The two Democratic presidential candidates who appeared at the conference, Martin O’Malley and Bernie Sanders, got confronted by progressive activists affiliated with the #BlackLivesMatter movement. And neither of them responded terribly well: O’Malley accidentally echoed the opponents of #BlackLivesMatter, while Sanders’s crankiness didn’t exactly ease frustrations with him or his supporters. [Vox.com]
THERE IS NO progressive alternative to Hillary Clinton, and Bernie Sanders and Martin O’Malley went to Netroots Nation and proved it. Two days later Hillary Clinton schooled her opponents.
CNN has the video of what happened over the weekend.
The thing about Bernie Sanders is that he’s passionate about economic equality and the inequity of a stacked deck where the 1% keep getting richer. Martin O’Malley is concerned about inequity, too. Neither man understanding that income inequality doesn’t do anything about racial prejudice that allows discrimination against brown and black on the street that continues through the corridors of our justice system. On racial justice and what they are going to do to address the inequity, both men fell flat on their faces.
Choosing not to speak at the same conference, Clinton had time to think about her answer, which revealed the breadth of how she views the law, inequity and how deeply she believes racial injustice reaches inside our country. This subject is a layup for her, and time allowed her to modernize her philosophy to fit the times, through a Facebook chat.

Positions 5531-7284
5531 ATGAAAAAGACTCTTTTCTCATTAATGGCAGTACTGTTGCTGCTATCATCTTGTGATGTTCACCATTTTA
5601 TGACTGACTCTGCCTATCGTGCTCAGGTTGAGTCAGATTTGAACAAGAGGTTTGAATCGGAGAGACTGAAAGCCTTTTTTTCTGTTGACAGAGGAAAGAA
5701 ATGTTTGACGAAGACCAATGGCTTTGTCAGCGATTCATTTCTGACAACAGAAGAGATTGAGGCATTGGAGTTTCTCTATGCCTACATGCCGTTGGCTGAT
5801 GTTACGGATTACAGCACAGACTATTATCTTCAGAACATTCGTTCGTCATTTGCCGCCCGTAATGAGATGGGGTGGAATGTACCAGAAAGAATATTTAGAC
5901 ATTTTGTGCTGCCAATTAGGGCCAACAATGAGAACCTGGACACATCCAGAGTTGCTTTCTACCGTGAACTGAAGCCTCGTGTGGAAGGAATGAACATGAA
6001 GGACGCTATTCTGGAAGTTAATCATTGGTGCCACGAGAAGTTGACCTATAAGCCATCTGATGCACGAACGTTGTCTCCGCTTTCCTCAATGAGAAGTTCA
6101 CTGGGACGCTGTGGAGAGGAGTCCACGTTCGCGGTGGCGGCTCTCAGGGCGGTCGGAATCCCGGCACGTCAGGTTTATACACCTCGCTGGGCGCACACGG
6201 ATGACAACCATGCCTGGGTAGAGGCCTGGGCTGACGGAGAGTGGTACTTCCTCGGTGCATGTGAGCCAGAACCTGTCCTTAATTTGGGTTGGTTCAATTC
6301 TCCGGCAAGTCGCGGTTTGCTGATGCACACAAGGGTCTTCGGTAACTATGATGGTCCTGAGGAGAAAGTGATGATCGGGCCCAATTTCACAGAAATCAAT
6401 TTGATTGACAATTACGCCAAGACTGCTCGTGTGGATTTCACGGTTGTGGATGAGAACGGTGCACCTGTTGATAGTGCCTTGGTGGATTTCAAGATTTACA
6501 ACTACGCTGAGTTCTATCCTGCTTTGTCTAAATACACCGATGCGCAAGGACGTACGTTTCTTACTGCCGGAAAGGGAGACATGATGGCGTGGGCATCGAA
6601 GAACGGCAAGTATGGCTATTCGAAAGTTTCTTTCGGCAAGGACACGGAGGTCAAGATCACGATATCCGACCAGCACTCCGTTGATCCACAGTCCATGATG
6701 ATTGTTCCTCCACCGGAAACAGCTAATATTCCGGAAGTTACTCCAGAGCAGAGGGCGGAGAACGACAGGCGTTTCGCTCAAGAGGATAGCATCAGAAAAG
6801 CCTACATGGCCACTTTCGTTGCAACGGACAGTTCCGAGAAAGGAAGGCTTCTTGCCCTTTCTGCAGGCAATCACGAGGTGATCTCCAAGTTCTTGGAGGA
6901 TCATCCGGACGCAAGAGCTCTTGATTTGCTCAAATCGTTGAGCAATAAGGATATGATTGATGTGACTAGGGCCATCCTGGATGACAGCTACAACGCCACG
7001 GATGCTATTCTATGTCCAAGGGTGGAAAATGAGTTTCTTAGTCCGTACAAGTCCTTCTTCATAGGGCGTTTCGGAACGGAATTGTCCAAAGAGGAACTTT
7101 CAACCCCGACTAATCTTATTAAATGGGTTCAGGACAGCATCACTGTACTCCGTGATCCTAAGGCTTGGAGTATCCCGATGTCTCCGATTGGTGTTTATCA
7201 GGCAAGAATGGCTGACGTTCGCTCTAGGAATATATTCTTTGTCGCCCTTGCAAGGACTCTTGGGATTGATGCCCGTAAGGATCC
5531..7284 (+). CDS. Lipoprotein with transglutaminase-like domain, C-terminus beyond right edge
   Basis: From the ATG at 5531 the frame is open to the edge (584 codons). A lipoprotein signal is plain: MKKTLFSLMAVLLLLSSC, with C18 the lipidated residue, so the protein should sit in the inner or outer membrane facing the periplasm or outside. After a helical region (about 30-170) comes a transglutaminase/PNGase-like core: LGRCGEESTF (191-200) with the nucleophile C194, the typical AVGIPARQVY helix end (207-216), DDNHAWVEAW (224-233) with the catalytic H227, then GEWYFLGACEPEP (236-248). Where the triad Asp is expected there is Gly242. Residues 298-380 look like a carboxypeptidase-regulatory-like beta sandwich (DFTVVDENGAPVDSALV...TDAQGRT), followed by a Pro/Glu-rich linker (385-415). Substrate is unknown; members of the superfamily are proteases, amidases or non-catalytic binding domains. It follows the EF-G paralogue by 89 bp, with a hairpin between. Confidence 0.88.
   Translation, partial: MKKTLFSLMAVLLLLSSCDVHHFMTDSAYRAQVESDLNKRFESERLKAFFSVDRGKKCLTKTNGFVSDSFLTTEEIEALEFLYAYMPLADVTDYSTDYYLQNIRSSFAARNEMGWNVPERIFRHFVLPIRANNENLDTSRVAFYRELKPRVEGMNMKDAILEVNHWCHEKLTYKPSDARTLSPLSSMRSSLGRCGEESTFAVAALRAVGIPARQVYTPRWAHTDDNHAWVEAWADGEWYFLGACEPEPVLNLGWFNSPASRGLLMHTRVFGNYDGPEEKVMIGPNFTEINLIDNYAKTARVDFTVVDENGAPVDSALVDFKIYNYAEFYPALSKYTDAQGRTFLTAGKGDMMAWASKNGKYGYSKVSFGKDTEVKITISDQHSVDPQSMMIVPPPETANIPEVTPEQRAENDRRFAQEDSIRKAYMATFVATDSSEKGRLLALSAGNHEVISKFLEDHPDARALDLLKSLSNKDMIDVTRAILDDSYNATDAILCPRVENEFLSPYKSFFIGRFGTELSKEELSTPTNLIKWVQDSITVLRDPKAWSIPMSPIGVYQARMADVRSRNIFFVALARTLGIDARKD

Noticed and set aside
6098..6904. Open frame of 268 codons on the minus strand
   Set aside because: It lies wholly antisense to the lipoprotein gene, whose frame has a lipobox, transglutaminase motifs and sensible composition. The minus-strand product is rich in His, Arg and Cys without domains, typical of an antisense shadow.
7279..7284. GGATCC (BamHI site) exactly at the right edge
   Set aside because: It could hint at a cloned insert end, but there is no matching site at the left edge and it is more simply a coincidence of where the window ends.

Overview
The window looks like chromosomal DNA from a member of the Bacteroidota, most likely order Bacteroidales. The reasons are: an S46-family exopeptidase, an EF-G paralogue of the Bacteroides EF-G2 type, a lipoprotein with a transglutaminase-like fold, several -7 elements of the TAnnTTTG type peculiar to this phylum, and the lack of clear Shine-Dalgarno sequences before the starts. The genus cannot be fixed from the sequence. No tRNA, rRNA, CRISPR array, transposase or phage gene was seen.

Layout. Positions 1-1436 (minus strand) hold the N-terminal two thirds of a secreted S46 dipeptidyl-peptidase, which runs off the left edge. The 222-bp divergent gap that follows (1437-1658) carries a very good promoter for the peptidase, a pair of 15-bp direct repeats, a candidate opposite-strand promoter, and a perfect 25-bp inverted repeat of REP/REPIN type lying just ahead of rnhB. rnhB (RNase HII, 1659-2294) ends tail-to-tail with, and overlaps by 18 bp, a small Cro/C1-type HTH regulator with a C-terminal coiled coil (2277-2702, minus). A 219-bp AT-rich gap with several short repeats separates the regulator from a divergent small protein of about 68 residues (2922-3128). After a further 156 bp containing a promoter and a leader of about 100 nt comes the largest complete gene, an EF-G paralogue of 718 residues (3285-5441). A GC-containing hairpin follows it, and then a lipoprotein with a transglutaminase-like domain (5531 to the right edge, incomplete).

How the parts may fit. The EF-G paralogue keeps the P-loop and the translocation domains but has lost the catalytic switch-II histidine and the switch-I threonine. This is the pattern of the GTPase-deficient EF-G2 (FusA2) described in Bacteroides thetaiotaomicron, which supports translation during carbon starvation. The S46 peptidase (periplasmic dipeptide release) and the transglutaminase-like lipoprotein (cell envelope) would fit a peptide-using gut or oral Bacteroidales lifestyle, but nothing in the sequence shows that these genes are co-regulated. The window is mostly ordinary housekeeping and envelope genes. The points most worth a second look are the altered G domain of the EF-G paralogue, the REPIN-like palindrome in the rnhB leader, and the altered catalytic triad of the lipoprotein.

Unlike Sanders or O’Malley, Hillary Clinton communicated that the subject of inequality is about a lot more than money or treating everyone equal, jobs or even education, it’s also about racial justice.
Bernie doesn’t want to talk about race, acting petulant when he was confronted at the conference, which ended in #BernieSoBlack.
So how did the #BernieSoBlack hashtag get started?
Roderick Morrow: Bernie Sanders, while he does have a good track record on race in the past, he’s kind of been avoiding talking about certain racial issues now. Whenever he’s asked a question, he goes into a spiel on economics — which is fine, obviously, people do want wage and class equality. But certain issues are race issues, and they do need to be talked about, at least from a candidate that I would like to vote for.
O’Malley wants everyone to just forget about it, because “all lives matter,” which inspired loud jeering from the crowd.
If you’re going to stand on a stage at a progressive conference filled with tough, smart activists that includes brown and black individuals who want answers that reveal you’re prepared to do something about racial justice, you’d better come prepared.
There’s a reason Clinton didn’t agree to attend Netroots Nation conference. She wants their votes, but no politician is the friend of activists whose only master is the issue.